5. Bealach na Bà
In a country blessed with a mother lode of dazzling Highland roads, few rival the bucket-list potential of this uppy-downy, twisty-turny big dipper connecting Torridon to Applecross. On a typically Scottish slate-gray day, the mountains may vanish in a film noir fug, the road little more than a hard, outside line, but when the clouds part you’ll find it fully coloured-in.
You may not stay here long, but the views of Wester Ross from the Applecross Inn will never leave you.
The first reason people come is the toy-town strip of red, yellow and blue houses in island capital Tobermory. But that’s missing the point. Because Mull is Scotland in microcosm, with stark beaches, centrefold hills, a corker of a whisky distillery, wildlife galore and the Gribun Cliffs, a puzzle of rock, sea and sky.
For yet another highlight, make the 10-minute ferry trip to neighbouring Iona to discover its monastic abbey, where Columba first landed in Scotland to spread the good word.
Loch Lomond is one of Scotland’s greatest obsessions. Ever since the folk song The Bonnie Banks o’ Loch Lomond debuted in 1841, Scots have romanticised its waters, pined for its hills and sought inspiration in its forests.
The country has lochs ten-a-penny, but by any measure Loch Lomond is extraordinary. The largest in the country, it’s best seen from the top of Ben Lomond’s signature scrawl, then celebrated from across the water at The Drovers Inn, a stopped-clock pub in Inverarnan that hasn’t changed since the turn of the century.
The road north reveals the knuckle-shaped Buachaille Etive Mòr hogging the skyline, then the A82 dips, roller coaster-like, to unveil a landscape with enough blockbuster razzmatazz to fill an IMAX theatre. The thrills of the glen – its Machiavellian clan history, charmingly ragged pubs and Harry Potter and James Bond patronage – say much about this storied landscape.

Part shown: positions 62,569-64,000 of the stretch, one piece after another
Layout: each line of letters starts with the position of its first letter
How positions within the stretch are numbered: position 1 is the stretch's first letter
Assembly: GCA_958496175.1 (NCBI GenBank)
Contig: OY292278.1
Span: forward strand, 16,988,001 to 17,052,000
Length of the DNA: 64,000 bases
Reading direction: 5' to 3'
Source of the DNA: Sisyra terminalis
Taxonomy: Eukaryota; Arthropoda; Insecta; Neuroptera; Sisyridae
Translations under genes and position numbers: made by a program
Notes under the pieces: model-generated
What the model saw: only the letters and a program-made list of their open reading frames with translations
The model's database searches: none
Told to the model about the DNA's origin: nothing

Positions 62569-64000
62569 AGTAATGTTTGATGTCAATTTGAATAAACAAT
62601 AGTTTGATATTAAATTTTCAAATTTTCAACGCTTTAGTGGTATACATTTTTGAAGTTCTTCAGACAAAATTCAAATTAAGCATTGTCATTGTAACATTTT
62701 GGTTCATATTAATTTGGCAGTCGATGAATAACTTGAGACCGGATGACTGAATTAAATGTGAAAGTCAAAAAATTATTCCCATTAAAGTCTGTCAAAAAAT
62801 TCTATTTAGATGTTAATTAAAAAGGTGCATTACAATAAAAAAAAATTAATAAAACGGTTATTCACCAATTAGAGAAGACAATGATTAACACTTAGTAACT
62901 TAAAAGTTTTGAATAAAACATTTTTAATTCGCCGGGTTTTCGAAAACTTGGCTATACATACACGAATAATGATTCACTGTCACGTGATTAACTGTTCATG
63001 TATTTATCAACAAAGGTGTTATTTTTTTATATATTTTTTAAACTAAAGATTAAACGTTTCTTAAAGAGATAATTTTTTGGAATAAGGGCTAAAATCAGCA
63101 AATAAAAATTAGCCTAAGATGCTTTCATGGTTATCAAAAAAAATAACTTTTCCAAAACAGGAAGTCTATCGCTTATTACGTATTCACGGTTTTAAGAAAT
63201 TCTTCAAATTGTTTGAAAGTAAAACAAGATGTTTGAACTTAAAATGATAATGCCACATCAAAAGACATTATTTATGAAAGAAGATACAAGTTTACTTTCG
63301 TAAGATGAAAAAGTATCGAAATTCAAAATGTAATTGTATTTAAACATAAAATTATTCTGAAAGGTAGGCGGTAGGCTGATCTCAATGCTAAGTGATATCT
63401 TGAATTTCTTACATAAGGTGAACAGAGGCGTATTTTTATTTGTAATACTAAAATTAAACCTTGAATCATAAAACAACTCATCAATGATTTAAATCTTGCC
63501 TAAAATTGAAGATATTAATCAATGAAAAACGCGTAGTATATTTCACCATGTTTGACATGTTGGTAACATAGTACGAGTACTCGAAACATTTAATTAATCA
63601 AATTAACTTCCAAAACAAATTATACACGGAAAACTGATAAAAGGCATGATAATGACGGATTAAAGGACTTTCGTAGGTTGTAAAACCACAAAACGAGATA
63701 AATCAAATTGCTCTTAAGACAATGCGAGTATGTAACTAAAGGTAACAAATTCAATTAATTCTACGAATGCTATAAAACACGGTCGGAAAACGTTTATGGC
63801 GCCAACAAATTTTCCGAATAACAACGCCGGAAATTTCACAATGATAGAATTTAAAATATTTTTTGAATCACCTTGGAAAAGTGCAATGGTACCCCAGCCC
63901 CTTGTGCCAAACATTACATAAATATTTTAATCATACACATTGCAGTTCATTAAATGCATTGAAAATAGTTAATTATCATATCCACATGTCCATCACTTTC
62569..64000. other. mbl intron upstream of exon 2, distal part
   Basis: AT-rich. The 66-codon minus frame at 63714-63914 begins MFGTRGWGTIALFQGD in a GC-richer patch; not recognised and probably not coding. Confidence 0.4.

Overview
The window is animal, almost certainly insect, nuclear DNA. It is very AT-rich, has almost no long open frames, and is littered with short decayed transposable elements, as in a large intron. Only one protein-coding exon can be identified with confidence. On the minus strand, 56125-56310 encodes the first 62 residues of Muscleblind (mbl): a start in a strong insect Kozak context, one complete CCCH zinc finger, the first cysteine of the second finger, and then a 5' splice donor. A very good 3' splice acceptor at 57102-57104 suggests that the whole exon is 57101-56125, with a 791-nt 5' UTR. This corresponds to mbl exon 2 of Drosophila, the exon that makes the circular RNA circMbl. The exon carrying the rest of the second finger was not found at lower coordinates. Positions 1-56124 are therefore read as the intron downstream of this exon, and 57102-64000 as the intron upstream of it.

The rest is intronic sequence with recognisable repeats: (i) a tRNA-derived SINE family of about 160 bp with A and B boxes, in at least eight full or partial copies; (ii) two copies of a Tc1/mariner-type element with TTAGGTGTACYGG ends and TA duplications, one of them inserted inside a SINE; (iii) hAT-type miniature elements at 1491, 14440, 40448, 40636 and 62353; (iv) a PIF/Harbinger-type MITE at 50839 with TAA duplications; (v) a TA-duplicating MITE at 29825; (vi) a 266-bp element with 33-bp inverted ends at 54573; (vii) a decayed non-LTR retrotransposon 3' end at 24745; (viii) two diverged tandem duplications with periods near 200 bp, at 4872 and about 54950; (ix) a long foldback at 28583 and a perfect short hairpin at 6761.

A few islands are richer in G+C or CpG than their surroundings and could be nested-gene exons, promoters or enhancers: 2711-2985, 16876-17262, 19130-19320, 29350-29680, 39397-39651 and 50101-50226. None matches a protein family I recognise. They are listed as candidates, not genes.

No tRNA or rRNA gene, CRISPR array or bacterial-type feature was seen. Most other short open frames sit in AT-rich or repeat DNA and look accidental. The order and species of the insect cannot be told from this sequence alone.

But the real beauty can be found while hiking in the Lost Valley on Bidean nam Bian, or from atop the Aonach Eagach playing peek-a-boo with the clouds.
Not for the first time has the sublime drama of this Inner Hebridean island caused a fuss. Try approaching the Quiraing or The Old Man of Storr, two geological riddles on the Trotternish peninsula, without stopping to gawp. Then consider the Fairy Pools, a cascading tier of glacier-clear jacuzzis, or the Black Cuillin Ridge, a leviathan of rock topped-out by the 986m-high splinter of the Inaccessible Pinnacle.
The ever-changing light on the sharp-cliffs and sea lochs matches the unpredictability of the weather, but when that damp blanket is pulled back, you’ll find yourself in a very special place indeed.